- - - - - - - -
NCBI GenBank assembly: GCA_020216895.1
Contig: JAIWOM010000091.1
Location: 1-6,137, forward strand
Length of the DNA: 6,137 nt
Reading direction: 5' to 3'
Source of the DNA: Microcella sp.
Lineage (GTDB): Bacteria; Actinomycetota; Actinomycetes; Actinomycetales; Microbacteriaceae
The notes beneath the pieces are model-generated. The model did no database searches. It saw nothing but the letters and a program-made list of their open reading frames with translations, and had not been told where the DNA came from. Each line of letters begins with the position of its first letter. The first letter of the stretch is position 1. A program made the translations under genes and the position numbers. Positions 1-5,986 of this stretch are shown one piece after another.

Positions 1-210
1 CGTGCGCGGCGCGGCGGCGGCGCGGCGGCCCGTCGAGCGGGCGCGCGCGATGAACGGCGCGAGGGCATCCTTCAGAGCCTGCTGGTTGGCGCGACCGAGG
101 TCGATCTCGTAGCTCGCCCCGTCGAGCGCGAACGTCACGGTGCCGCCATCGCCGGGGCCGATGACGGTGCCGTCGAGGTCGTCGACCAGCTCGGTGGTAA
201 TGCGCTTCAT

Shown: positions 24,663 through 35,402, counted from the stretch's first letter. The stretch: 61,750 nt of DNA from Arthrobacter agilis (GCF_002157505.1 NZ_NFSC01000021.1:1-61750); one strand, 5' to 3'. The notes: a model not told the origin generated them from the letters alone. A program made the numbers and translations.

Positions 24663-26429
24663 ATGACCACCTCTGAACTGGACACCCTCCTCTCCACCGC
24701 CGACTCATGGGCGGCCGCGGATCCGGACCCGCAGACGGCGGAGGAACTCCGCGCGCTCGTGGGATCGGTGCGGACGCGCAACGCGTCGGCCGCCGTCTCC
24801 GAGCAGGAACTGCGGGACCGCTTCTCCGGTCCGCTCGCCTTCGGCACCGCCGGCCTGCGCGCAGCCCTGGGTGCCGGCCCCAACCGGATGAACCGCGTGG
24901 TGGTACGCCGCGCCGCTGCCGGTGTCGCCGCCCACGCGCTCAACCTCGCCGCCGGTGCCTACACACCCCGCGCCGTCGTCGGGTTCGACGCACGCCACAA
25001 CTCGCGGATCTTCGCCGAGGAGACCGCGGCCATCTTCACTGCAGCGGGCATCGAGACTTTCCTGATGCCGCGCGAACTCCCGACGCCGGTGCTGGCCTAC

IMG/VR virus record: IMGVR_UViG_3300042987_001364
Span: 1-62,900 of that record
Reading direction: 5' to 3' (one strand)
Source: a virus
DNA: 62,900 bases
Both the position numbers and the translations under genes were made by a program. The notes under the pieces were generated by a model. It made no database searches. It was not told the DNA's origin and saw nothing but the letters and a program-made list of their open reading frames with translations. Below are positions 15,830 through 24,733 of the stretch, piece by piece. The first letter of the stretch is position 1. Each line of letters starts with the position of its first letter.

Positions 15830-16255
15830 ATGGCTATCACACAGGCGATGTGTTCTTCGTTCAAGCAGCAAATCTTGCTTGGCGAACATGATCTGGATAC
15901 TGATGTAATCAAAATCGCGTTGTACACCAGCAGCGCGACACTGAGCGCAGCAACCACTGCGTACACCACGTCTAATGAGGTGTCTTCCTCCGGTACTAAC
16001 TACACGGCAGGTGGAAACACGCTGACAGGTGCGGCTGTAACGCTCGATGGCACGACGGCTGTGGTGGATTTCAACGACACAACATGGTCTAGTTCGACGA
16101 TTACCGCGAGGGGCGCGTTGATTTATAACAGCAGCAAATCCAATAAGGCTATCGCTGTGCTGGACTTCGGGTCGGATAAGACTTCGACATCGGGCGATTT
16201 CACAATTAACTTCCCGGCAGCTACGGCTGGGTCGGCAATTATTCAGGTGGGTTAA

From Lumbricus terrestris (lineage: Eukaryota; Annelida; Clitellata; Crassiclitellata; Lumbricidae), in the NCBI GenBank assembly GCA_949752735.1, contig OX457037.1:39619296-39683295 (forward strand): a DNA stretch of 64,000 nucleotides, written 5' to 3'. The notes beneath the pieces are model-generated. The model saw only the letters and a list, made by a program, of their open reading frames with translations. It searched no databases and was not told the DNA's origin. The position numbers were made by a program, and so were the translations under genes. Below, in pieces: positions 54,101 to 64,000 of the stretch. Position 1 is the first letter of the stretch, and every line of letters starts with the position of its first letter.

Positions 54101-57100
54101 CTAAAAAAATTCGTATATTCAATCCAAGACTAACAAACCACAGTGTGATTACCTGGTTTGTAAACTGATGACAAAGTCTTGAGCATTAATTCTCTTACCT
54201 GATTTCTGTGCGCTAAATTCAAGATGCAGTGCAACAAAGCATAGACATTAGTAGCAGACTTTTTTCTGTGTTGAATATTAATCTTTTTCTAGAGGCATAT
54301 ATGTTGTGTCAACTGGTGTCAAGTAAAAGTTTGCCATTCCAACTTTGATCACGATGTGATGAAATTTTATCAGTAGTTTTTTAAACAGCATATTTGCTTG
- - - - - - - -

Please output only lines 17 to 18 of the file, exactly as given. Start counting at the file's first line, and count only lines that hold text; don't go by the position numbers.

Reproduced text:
24801 GAGCAGGAACTGCGGGACCGCTTCTCCGGTCCGCTCGCCTTCGGCACCGCCGGCCTGCGCGCAGCCCTGGGTGCCGGCCCCAACCGGATGAACCGCGTGG
24901 TGGTACGCCGCGCCGCTGCCGGTGTCGCCGCCCACGCGCTCAACCTCGCCGCCGGTGCCTACACACCCCGCGCCGTCGTCGGGTTCGACGCACGCCACAA